Historians have immediately come out to castigate Kelly. I would ask the question of these supposed experts, “Were you there? Are you so certain of all of your facts that you can take this man to task?” Sure, we are convinced that the single cause of the war was slavery, that African Americans were considered, at worst, inhuman and at best, three-fifths of a human being, but unless we were living at the time, it’s darned difficult to know the exact truth. Personally, I admire writers and historians like Ron Chernow, Doris Kearns-Goodwin, Carl Sandburg, Bruce Catton, and the many others who have written of the Civil War. Like anything else, however, it’s tough to write it if you can’t taste it or smell it or weren’t a part of it. A friend of mine was an infantry officer in Korea. He said that the two things people who have never experienced war would be lost to understand are the cacophony and the smell. “In battle, your ears are battered, and the smell is horrific,” he said. I have no frame of reference for that, therefore, I would be a fool if I was attempting to write about it as fact.

Bear with me here for a minute. Picture yourself on a sunny Sunday morning, July 21, 1861. You’re 12, maybe 13 years old. You’ve been to church with mother, father, your sister and baby brother. You’ve been rolling a hoop around the backyard as part of your play whey you spy mother and father loading a picnic basket into the wagon. “Where are you going?” you ask. “We thought we’d take you all down to Manassas to watch a bit of the war,” replies your father. Now, split yourself in two. Half of you is the 1861 person and half of you is the 1943 person standing by your farm somewhere near Prokhorovka, where the largest tank battle in the history of warfare is about to be launched. The 1861 you is probably going to respond, “How wonderful of you to think of taking us off to see the war,” while the 1943 part of you may well be thinking, if not saying, “Are you out of your freakin’ mind?” See the different mind sets that can occur in less than a hundred years? Fascinatin,’ ain’t it?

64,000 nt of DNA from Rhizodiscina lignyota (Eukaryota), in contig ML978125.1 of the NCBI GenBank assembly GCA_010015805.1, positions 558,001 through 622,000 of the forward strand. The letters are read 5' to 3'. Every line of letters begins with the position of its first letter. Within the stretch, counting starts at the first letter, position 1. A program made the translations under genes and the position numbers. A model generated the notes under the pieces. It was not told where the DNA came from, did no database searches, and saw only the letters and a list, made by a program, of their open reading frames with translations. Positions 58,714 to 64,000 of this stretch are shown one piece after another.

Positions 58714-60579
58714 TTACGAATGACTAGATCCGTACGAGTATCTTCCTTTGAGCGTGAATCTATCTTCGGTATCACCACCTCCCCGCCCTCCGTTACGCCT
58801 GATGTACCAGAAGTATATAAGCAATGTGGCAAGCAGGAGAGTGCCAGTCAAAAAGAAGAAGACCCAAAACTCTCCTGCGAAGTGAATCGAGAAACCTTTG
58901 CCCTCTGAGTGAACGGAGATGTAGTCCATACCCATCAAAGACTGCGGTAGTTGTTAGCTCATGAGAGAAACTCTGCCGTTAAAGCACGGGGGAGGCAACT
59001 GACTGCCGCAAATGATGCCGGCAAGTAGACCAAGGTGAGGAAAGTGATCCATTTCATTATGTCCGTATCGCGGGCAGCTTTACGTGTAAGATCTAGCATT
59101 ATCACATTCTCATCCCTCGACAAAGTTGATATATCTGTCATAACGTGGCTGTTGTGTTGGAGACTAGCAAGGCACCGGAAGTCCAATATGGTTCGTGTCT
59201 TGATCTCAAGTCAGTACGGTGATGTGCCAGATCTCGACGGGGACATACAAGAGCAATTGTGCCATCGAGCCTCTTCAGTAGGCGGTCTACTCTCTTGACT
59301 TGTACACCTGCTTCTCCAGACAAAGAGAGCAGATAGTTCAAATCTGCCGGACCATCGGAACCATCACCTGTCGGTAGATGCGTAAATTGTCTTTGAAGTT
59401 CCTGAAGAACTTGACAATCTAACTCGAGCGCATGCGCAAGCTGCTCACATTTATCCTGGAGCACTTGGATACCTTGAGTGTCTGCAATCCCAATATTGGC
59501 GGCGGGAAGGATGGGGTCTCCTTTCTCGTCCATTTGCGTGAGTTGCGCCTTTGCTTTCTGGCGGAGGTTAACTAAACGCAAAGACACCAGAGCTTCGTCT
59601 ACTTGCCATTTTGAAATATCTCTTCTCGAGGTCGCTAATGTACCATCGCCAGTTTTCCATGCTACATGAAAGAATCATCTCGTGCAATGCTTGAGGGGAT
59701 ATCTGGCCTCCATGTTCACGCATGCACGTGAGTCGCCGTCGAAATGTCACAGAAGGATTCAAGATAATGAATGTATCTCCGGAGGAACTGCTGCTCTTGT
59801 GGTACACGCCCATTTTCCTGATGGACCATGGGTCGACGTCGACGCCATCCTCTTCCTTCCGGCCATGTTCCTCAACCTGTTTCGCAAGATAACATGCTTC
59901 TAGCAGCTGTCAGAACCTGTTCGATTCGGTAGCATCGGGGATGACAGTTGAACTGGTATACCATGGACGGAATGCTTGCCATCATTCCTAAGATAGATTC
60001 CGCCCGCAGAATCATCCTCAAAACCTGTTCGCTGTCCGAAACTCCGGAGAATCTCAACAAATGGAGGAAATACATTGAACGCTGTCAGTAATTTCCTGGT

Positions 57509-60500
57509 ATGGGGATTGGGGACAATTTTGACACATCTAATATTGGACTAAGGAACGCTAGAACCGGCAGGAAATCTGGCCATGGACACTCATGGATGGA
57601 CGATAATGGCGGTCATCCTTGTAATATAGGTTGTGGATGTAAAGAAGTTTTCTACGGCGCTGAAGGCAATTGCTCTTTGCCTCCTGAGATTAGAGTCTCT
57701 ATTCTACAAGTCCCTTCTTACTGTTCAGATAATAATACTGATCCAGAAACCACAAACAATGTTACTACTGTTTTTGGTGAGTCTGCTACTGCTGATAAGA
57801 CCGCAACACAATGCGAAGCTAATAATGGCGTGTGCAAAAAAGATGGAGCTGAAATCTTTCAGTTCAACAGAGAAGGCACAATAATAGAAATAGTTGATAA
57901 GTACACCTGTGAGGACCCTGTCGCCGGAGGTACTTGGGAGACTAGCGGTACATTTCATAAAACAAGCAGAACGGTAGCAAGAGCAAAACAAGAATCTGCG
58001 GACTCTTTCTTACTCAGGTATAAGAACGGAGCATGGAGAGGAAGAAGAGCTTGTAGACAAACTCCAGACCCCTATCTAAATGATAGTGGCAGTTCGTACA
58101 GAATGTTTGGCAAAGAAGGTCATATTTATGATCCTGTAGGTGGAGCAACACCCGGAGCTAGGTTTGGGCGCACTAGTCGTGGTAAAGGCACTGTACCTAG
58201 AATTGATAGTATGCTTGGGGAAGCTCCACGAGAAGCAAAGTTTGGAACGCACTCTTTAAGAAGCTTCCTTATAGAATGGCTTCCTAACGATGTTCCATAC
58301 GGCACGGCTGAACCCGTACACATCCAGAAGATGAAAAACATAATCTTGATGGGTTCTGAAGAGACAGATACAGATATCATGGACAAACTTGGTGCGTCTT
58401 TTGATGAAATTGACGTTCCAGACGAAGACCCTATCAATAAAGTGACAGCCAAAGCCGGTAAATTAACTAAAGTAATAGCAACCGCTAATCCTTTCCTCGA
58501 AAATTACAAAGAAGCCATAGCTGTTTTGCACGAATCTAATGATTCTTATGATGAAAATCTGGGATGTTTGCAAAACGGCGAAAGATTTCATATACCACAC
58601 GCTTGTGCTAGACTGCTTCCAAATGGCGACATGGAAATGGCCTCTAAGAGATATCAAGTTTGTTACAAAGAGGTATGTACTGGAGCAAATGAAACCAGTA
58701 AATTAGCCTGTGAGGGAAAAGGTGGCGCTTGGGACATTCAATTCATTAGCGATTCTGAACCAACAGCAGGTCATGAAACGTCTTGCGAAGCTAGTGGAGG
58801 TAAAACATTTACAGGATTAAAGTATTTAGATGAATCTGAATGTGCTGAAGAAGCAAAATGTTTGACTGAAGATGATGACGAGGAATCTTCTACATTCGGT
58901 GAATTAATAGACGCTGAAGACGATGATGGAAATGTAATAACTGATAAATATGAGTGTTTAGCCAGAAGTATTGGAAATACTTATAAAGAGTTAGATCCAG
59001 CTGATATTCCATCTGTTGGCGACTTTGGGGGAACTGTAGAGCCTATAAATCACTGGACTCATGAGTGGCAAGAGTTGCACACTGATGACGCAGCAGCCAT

Sure, we all know that slavery was ‘the’ cause of the Civil War, but what about the fact that the Southern economy was in trouble. Other countries were climbing on the cotton bandwagon, and the South could no longer lay claim to “King Cotton” as their key to wealth and prosperity. The South was a one-crop economy while the North was growing its industrial economy and had s large financial sector looking for expansion. In addition, ten years prior to the conflict, California, Minnesota, Oregon and Kansas all became states. Should they be slave states or not? Kansas initially was and was denied statehood, while the others, “free states,” were granted statehood immediately. This further tested the relationships between slave-holding states in the South and the abolitionist ‘yankee’s in the North. There is little difference in the breakdown of civil discourse between then and now. Those favoring slavery, for example, killed an abolitionist printer in a mob action in 1837. Anti-slavery groups would attack pro-slave people and groups and do the same damned thing. Can you say, “White supremacists versus leftist liberals?” or “Rights versus my rights only?” However, I must say that I don’t believe we are on our way to another Civil War…yet.

In researching, I came across a paragraph in Intellectual Take-Out that I found revealing: “Even before the Constitution was written, Samuel Johnson ironically asked, “How is it that the loudest yelps for liberty come from the drivers of Negroes?” By the 1850s the hypocrisy could no longer be ignored because of the sheer scope of slavery. The Census of 1860 shows there were some 4 million slaves in the South—compared to 78,000 in 1727 and 697,000 in 1790.” By these statements, if our Constitution reads that we are a nation conceived in liberty, how could slavery ever be allowed in the first place. When you come right down to it, the North and the South were really two different nations from the outset. The North was an industrial economy with a strong financial backing and an urge to expand. The South was an agrarian economy with little financial worth that was dependent on slave labor to make money. You might call “culture clash” a major cause of the Civil War. Hell, you can call it anything you wish. Suffice it to say, that two percent of the American population of that time were killed, more by disease than by bullets or artillery. The figure most often cited is 620,000, but some authorities say it might be as high as 700,000. It really doesn’t matter today as we look at civil unrest in this divided country of ours. I truly believe that we are a nation of so much good, that evil stands little chance of creating the type of violence we saw just over 160 years ago…Good God, I hope so!